Sitting together uneasily, however, are "Space Gangsta," the first single, and the down-tempo groove of "Nervous Inaction." A fun, robotic take on Kool Keith's seriously fucked-up space travels and weird fantasies, the head-bobbing "Space Gangsta" moves fluidly, but ends up stalling out. The problem is one of direction, something it loses because of aimless repetition and a resolution that unravels. And then there's the default option: along with an interesting assortment of squiggles and odd noises, the pair unfortunately tend to fall back on those same watery ripples that sound cool once or twice, but when used too often, become trite and boring. The down-tempo "Nervous Inaction" doesn't raise pulses either, despite distorted, scratchy, arcing screams and a sly groove. But "Upgrade" is an unexpected pop gem, with Fat Jon's easy wordplay, breezy backing vocals and a light, twinkling melody, while the "Scream It Out" rides on fat tires of electronic beats, handclaps and fractured electronic funk breakdowns. More dreamy and reflective are "Generic Genes (Spare Parts)" and "The Middle," but it's not just the hypnotic current of their molasses-like melodies that's affecting.

As a lyricist, Fat Jon offers smart, insightful commentary on modern-day relationships - from his own selfishness to competing interests to the "greener pastures" mentality that leads to wrong choices. Not afraid to explore themes that other rappers ignore in order to boast about how much bling they own or the vast numbers of women they could sleep with if they so desired, Fat Jon tears down hip-hop's misogynistic facade to show vulnerability, confusion and a sincere wish for the kind of companionship that's meaningful and so hard to come by. Nobody in rap is talking about this stuff with the depth, honesty and genuine humility that Fat Jon has.

No, he doesn't have the thug-life street rep or ripped abs of 50 Cent, and his even, consistent flow won't ever stand out in a crowd, like the nasally toned nastiness of Eminem. If Fat Jon were shooting for international rap superstardom, that lack of a distinct personality would be a career killer. But that doesn't seem to be an issue with him. His decision to move to Germany was guided by love. Wanting to erase that which separates different musical genres appears to be the reason he seeks out challenging musical partnerships like this one.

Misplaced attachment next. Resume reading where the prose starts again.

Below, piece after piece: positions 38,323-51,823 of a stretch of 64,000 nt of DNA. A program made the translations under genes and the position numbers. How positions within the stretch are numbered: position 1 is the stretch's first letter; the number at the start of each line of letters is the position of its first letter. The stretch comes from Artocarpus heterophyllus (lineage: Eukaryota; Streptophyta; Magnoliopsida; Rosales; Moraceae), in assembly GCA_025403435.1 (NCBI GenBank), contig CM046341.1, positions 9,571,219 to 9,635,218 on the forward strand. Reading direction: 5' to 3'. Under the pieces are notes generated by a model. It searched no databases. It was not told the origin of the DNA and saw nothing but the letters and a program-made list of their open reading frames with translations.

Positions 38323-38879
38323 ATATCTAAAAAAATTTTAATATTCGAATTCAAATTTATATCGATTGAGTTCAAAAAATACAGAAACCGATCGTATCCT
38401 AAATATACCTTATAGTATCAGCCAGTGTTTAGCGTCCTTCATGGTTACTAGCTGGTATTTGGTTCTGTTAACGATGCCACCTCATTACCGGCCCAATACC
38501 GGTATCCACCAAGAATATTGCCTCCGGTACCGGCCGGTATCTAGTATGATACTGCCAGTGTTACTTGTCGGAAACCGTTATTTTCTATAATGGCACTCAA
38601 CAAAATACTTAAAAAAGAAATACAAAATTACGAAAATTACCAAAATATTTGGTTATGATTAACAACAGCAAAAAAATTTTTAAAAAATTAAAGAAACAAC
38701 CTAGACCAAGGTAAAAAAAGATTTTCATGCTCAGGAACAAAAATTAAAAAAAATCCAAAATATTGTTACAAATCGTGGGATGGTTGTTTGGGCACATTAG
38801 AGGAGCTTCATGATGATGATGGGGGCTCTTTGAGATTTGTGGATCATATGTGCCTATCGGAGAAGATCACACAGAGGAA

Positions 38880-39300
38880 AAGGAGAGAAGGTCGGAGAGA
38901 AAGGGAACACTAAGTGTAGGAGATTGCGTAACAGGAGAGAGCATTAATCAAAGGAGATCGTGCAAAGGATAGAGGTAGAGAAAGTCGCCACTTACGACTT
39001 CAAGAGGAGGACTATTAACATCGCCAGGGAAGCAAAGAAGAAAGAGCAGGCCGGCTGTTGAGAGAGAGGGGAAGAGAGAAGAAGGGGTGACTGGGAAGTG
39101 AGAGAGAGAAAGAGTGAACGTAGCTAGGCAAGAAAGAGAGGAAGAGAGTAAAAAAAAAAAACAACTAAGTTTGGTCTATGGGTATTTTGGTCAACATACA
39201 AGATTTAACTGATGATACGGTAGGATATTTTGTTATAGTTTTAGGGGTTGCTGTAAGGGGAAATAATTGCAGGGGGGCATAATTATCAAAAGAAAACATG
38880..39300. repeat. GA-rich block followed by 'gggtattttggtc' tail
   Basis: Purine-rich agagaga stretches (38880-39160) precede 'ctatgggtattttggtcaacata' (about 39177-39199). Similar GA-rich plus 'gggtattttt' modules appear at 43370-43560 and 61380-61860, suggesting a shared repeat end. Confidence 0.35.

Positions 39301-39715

Reviewed by Peter Lindblad
Peter Lindblad lives in Appleton, Wis., and bleeds green and gold just like all the Packer fan nutjobs in the area. He does draw the line at wearing blocks of chedder on his head, or any other body parts for that matter, though. His professional career has taken weird twists and turns that have led him to his current position as an editor at a coin magazine. He hopes his stay there will be a short one. Before that, he worked as an associate editor at a log home magazine. To anyone that will listen, he\'ll swear that Shiner was one of the greatest rock bands to ever walk the earth. Yet he also has much love for Superchunk, Spoon, DJ Shadow, Swervedriver, Wilco, Fugazi, Jawbox, ... And You Will Know Us By The Trail Of Dead, Queens Of The Stone Age, and Modest Mouse, among others.

See other reviews by Peter Lindblad